BILLINGS, Mont. — An acclaimed elk herd in Yellowstone National Park took a major hit last year, with biologists saying almost one in four of the animals were lost, mainly to predators and hunters.
As recently as 1994, the northern Yellowstone elk herd was the largest in North America with almost 20,000 animals that migrated between the park and parts of southern Montana.
But those numbers have plummeted sharply since wolves were reintroduced 15 years ago, adding to threats that already included mountain lions and grizzly bears.
Figures released Wednesday showed the Yellowstone herd down to a minimum of 4,635 elk. That's a 24 percent drop from last winter, and wildlife officials said the decline was unexpected because the herd in recent years showed signs of stabilizing.
"Either we counted them poorly this year, predator effects were stronger, the big snow event made us miss more elk, or more elk were harvested," said Park Service biologist Doug Smith. "Usually the best answer in ecology is all of the above."
He said there was no reason to suspect a continued decline, and that a smaller herd is healthier in some ways because it gives the animals room to thrive.
Bill Hoppe, an outfitter near Gardiner, said harsh weather in the park in late November pushed many of the animals to lower elevations in Montana. He estimated several hundred bull elk from the herd were killed by hunters in the last part of the season – one of the most successful harvests in years.
Yet in the 1990s, several thousand elk were killed in some years. Hoppe believes the herd's best days are gone, and a local hunting industry that already was ailing will collapse.
"There's coyotes and there's wolves and there's bears and there's mountain lions. (The elk) may come back, but it's going to be slow," said Hoppe, who is also president of a group called the Friends of the Northern Yellowstone Elk Herd.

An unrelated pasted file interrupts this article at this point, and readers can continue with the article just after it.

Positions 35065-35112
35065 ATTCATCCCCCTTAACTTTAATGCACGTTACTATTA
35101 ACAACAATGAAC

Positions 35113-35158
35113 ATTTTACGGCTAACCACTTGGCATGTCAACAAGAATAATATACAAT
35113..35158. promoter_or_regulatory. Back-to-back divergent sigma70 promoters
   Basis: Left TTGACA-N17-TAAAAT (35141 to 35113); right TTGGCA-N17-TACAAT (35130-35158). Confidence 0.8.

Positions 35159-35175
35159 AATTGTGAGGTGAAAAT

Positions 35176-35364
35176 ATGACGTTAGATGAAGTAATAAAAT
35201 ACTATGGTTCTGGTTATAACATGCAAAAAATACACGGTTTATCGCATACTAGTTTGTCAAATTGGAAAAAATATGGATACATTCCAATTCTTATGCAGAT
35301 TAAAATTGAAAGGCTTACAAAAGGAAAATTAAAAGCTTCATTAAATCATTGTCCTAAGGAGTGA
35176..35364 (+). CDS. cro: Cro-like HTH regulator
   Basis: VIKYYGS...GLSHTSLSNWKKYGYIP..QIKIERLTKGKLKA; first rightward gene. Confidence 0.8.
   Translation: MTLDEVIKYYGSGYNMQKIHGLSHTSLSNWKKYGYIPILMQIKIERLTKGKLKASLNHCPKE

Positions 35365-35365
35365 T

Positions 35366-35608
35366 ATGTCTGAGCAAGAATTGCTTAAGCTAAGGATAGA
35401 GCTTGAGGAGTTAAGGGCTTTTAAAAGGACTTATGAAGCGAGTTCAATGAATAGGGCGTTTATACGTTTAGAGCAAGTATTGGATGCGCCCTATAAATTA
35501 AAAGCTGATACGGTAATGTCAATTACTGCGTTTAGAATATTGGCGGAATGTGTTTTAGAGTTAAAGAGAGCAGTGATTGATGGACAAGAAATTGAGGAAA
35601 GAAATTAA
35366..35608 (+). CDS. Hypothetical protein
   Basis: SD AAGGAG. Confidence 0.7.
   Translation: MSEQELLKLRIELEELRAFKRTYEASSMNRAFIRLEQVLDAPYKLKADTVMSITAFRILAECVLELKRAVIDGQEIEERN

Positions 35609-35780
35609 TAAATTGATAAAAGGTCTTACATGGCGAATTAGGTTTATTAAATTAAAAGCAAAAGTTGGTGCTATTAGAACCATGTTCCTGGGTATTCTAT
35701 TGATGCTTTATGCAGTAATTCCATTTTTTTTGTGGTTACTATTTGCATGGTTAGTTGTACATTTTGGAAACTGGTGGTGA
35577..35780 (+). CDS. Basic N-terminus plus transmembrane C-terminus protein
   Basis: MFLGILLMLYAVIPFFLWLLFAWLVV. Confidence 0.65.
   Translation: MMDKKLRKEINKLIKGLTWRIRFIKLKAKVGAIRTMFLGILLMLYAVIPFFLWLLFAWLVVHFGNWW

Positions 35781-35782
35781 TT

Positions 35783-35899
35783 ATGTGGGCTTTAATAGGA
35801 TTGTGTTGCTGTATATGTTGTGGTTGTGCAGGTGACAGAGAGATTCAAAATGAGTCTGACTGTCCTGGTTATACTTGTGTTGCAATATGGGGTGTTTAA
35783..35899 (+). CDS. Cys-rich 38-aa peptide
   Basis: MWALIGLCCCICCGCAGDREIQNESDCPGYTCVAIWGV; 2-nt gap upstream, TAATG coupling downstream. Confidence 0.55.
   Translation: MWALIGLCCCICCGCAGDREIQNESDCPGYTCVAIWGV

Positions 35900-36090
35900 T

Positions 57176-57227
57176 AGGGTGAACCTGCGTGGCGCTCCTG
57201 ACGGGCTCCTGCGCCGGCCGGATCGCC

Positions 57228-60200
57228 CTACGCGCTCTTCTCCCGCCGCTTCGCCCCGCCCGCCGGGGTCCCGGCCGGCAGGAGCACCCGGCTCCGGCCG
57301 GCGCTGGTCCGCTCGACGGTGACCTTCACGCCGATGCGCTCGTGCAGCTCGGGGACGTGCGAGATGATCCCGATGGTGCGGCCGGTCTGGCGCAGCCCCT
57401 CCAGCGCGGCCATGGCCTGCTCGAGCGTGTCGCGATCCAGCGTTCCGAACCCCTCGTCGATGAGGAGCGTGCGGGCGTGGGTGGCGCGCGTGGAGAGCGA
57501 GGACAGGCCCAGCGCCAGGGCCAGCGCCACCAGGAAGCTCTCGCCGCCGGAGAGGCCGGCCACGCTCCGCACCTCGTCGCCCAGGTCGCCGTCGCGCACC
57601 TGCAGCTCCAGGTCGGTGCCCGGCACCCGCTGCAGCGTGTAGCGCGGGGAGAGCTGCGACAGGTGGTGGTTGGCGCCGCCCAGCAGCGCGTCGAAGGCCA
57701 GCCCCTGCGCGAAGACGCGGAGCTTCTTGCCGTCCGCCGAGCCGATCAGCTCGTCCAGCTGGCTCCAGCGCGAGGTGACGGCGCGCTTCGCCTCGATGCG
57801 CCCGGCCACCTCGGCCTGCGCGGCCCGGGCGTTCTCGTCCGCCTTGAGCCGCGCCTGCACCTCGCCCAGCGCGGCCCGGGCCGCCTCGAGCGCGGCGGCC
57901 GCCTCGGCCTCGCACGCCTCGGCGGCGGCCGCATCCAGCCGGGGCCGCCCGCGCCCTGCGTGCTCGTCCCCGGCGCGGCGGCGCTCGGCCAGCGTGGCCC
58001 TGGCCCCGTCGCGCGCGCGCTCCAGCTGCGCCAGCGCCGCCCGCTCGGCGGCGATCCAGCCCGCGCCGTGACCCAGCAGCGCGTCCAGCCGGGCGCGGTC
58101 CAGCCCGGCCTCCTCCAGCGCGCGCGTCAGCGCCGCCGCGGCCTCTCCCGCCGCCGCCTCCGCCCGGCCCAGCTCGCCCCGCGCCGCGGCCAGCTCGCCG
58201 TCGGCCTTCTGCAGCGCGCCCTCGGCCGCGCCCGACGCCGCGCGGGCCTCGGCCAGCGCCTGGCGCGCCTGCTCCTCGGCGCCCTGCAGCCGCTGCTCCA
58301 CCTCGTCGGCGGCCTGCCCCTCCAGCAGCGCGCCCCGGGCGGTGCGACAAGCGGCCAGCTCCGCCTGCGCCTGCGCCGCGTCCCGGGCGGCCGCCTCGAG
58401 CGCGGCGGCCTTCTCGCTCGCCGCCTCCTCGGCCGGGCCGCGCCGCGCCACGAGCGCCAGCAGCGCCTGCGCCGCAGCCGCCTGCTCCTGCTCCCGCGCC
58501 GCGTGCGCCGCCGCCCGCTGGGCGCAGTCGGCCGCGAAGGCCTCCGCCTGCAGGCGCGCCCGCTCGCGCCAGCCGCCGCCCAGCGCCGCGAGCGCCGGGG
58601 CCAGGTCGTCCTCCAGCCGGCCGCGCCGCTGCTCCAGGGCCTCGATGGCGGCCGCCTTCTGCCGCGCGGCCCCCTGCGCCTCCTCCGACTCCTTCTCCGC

The Park Service has no set population target for the herd, but the latest count falls below those of Montana Fish Wildlife and Parks.
The state's elk management plan calls for 3,000 to 5,000 elk in parts of Montana just north of the park, said Fish, Wildlife and Parks spokesman Ron Aasheim. This year's count included 2,236 outside the park.
Aasheim said state officials would review whether hunting restrictions need to be tightened in future years to help bolster the herd. Yet it's uncertain how much could be done. Harvest limits for reproducing female elk were down to just a few dozen north of the park this year, versus almost 3,000 a season at their peak.
Park biologist Smith said the long-term decline was indisputable, with 70 percent of the herd gone since wolves were reintroduced to the park from Canada in 1995.
Conservationists credit wolves with helping restore balance to the ecosystem, in part by reducing the size of a herd some had said was far too large at its peak.
Smith declined to weigh in, saying that was before his time at Yellowstone. But he pointed out controversy has long followed the northern Yellowstone herd.
"Yellowstone is one of the most predator rich environments in North America and that has an effect on elk," he said. "But the biggest criticism when I got here in 1994 was there were too many elk. Now we're getting criticism there's too few elk. The Park Service does not specifically target a population size."